12 Apr

10 Tips for Staying Calm Under Pressure

Stay Calm Under Pressure


Ever been thrown into a high-pressure situation that requires you to either sink or swim? How have you handled it, when staying calm under pressure seemed impossible?

I’ve encountered some tough situations along the way but one of the toughest was when a team member made a huge error in a presentation for one of my MBA classes.

Imagine this scenario: I was to deliver a group presentation for an MBA class I was in, in which I desperately needed a good grade. At first, everything seemed to be running smoothly.

However, during our presentation, one of our group members made a huge mistake–he said a process that only took 40 minutes was going to take 40 hours!

I felt my breath catch in my throat and panic started to rise. I could see that our classmates heard the error and it was only a matter of time before someone put us on the spot.

I was furious for letting this get by us, but it was too late to do anything about it.

Time was running out before the Q&A portion…

How was I going to respond to this? I asked myself frantically.

High-pressure situations are difficult to deal with but they’re also necessary for the pursuit of success. When you’re following dreams and asserting yourself, you’re more likely to end up in the hot seat. You will be tested. It’s natural to get scared and lose faith for a moment. But, you can’t give in to the fear of failure. Staying calm under pressure is difficult but there are ways to make it much easier. I’ve used these ten tips time and again and I feel I can tackle any stressful situations that may come my way.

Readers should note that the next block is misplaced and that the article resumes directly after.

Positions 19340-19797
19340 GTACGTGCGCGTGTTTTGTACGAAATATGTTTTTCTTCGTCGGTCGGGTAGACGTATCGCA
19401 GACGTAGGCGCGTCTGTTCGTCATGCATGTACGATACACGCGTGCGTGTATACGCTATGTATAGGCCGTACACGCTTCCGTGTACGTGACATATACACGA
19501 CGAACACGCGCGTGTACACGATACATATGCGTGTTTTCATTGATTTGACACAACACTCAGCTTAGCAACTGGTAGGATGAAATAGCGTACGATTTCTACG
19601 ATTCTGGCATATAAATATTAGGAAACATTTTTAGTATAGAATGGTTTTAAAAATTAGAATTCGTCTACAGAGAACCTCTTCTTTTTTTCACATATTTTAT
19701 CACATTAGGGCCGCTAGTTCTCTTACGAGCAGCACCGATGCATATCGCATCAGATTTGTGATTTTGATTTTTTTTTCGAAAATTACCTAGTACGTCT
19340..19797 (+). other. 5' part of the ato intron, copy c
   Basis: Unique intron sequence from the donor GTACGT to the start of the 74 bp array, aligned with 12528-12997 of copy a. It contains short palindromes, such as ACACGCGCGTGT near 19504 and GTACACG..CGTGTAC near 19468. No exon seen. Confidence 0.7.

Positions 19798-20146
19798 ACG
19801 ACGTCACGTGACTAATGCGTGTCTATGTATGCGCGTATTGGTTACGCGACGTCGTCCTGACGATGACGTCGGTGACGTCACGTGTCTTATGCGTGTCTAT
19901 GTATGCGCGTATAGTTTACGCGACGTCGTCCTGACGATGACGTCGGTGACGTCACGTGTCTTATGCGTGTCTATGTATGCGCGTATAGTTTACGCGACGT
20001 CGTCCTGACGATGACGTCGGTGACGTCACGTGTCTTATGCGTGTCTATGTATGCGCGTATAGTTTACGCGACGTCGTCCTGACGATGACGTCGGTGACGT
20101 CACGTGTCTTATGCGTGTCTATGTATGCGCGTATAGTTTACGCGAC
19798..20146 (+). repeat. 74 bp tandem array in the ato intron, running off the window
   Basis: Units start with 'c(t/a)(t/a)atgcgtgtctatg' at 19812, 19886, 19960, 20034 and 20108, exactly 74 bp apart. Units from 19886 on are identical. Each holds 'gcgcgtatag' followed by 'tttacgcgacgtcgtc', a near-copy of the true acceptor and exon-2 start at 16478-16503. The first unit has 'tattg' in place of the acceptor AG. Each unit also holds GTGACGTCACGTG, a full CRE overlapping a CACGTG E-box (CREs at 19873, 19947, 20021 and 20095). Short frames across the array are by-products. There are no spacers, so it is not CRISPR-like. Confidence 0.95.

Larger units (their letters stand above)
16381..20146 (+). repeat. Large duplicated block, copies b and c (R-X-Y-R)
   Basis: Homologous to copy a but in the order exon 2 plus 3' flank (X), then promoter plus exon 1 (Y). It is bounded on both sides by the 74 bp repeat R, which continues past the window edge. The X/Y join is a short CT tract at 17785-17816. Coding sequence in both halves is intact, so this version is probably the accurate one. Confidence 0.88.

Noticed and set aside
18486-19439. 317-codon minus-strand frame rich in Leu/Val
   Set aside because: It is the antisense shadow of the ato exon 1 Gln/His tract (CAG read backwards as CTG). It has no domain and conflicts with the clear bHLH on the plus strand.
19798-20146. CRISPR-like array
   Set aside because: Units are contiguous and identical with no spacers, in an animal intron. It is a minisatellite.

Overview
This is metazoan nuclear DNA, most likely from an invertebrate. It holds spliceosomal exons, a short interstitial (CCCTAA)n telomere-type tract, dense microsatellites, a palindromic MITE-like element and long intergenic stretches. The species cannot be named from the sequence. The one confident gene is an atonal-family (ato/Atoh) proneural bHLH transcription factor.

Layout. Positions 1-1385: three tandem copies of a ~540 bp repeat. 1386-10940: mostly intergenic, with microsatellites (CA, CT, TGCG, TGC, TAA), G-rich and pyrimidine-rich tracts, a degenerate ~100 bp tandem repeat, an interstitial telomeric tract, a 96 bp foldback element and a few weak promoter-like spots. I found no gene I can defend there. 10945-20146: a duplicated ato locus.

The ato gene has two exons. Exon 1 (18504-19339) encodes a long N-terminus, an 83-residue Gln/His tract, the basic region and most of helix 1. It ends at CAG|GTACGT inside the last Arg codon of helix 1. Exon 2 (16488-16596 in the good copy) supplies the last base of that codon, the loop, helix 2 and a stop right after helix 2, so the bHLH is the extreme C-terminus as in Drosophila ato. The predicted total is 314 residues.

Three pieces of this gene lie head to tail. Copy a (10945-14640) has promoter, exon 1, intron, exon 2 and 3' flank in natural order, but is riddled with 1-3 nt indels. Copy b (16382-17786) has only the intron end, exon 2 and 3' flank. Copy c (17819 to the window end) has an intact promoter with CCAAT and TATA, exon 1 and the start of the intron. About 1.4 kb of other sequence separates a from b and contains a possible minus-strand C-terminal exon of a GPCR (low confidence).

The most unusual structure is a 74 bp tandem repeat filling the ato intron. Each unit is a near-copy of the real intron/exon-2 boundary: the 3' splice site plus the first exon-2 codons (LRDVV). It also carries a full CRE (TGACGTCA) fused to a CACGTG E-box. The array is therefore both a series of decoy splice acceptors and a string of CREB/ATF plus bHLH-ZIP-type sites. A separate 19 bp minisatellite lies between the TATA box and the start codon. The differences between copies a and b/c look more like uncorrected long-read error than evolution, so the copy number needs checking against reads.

1. Deep Breaths: In an earlier post, I’ve discussed how just breathing can have a calming impact. I caught myself starting and stopped. Staring out at a room full of people, I relaxed my lungs and started to breathe. Things felt better immediately. Train your brain so this is your first response to any stressor and keeping calm will be a lot easier. Breathe in and out through your nose. Fill your lungs with air deeply to a count of 5 and slowly breathe back out. You should feel a nice, relaxing sensation and your head should feel a bit clearer.

2. Slow Down: When the pressure is on, our brain is ready to snap into overdrive. But this isn’t always the best move. When thoughts are racing frantically, ideas get jumbled together. My mind was racing but I didn’t feel like I was coming up with anything useful. The rushing can make you feel better but it isn’t the key to finding a solution. Try to separate your thoughts from each other deliberately and not hastily. I had to slow down to find the answers. We had a lot to cover before the Q&A portion of the presentation, so I still had time to think of a way out of this pickle.

3. Think Before You Act: Speaking of thoughts, it’s important not to jump to the first thing that pops to mind. You’ll be tempted to spring into action but our initial impressions aren’t always the best. One of my first reactions was that we should just blame the group member who caused the error but it wasn’t going to do anything to improve our situation or our grade. Your first few choices can set the tone for the rest of the situation. Don’t waste time with half-formed ideas—you may run out of steam midway through and really drop the ball. Snap judgments will hurt your overall goal.

4. Form a Plan: Now’s the time to really grab hold of those brain cells. You want to avoid rash and impulsive behavior but you do need to have some kind of strategy to take the pressure off. Don’t try to make things too complicated. You’ll likely only have a short time to plan and execute, so find a straightforward resolution to whatever’s pushing down on you. I knew I had to come up with an answer before the Q&A at the end, so I began to think of the simplest explanations possible and anticipate follow-up questions.